The US Federal Trade Commission has become the latest organization to warn against the growing use of QR codes in scams that attempt to take control of smartphones, make fraudulent charges, or obtain personal information.
Short for quick response codes, QR codes are two-dimensional bar codes that automatically open a Web browser or app when they’re scanned using a phone camera. Restaurants, parking garages, merchants, and charities display them to make it easy for people to open online menus or to make online payments. QR codes are also used in security-sensitive contexts. YouTube, Apple TV, and dozens of other TV apps, for instance, allow someone to sign into their account by scanning a QR code displayed on the screen. The code opens a page on a browser or app of the phone, where the account password is already stored. Once open, the page authenticates the same account to be opened on the TV app. Two-factor authentication apps provide a similar flow using QR codes when enrolling a new account.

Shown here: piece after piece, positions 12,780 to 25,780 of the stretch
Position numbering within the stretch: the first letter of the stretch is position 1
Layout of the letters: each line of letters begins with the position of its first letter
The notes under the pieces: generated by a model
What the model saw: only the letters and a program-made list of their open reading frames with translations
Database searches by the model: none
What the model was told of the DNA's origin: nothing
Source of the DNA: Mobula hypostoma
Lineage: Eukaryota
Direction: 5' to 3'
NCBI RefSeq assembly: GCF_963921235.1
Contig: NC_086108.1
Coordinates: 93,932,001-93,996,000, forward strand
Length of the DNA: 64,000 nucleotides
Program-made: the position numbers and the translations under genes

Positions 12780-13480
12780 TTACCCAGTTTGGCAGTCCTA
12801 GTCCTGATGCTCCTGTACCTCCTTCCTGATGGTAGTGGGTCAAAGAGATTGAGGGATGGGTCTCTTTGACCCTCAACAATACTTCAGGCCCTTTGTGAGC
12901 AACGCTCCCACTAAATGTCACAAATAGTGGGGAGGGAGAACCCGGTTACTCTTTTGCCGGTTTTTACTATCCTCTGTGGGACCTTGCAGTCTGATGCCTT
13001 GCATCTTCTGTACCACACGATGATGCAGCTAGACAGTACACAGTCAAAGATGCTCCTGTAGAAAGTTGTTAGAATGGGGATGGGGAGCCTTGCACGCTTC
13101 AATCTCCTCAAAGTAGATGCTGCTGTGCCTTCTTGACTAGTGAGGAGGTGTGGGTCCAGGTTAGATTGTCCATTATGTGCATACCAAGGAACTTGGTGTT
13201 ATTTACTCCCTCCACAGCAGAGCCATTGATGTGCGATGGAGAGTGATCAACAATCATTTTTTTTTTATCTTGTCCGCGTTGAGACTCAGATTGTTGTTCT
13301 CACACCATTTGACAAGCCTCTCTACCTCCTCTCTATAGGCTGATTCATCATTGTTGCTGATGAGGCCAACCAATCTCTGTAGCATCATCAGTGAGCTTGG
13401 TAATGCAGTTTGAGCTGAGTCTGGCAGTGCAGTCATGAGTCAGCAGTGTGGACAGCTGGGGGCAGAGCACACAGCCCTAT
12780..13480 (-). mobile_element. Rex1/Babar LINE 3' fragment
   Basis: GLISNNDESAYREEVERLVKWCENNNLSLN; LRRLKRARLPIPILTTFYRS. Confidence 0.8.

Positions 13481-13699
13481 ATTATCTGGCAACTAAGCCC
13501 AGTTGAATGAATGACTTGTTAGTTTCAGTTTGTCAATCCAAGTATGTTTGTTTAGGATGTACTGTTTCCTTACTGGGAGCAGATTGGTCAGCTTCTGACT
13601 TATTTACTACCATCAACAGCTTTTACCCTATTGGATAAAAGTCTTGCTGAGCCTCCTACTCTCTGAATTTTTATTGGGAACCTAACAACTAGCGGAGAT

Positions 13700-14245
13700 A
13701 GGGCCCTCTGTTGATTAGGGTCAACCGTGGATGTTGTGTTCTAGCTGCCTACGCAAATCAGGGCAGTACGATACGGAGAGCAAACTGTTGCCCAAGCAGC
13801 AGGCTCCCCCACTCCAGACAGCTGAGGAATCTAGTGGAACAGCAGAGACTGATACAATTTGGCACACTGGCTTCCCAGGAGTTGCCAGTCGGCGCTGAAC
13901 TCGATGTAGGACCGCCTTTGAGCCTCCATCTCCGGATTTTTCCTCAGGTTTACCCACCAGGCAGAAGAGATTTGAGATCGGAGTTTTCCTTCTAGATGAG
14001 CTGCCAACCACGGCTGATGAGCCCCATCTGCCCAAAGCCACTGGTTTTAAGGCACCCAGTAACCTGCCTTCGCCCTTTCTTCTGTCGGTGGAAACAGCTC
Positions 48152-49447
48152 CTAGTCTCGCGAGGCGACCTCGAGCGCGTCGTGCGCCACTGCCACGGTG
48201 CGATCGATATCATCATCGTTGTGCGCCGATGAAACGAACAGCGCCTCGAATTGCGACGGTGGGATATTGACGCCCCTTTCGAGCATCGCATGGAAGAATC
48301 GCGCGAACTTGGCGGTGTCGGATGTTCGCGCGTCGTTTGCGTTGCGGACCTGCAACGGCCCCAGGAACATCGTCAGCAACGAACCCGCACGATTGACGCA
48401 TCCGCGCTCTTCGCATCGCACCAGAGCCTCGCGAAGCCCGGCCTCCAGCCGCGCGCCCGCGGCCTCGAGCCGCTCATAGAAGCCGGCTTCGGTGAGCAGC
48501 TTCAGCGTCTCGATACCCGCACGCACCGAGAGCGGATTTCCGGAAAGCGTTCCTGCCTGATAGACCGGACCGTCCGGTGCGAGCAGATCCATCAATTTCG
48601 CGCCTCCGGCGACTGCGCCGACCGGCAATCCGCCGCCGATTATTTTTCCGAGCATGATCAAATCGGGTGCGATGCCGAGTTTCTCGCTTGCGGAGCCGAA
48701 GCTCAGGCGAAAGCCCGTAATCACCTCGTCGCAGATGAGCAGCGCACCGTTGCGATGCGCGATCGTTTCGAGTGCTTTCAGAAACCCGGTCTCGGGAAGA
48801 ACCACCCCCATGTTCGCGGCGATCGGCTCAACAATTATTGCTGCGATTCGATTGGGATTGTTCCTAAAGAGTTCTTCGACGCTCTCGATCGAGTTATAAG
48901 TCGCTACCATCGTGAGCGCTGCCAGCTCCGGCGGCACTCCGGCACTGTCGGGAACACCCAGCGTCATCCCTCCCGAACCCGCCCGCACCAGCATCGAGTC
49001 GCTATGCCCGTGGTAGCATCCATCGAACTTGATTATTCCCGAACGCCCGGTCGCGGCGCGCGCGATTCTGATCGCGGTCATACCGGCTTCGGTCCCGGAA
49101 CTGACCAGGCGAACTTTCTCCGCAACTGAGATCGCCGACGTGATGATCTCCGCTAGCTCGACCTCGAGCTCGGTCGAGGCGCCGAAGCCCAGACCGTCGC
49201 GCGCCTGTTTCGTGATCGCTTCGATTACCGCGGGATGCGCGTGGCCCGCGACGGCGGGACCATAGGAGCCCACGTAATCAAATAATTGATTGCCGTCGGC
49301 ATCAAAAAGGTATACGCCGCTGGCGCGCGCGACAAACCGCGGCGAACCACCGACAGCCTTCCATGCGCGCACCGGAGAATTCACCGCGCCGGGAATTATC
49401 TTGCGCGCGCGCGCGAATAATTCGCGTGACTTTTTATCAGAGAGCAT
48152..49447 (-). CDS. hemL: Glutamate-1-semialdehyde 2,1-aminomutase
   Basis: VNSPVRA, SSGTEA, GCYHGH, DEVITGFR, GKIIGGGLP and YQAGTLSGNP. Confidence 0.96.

The ubiquity of QR codes and the trust placed in them hasn’t been lost on scammers, however. For more than two years now, parking lot kiosks that allow people to make payments through their phones have been a favorite target. Scammers paste QR codes over the legitimate ones. The scam QR codes lead to look-alike sites that funnel funds to fraudulent accounts rather than the ones controlled by the parking garage.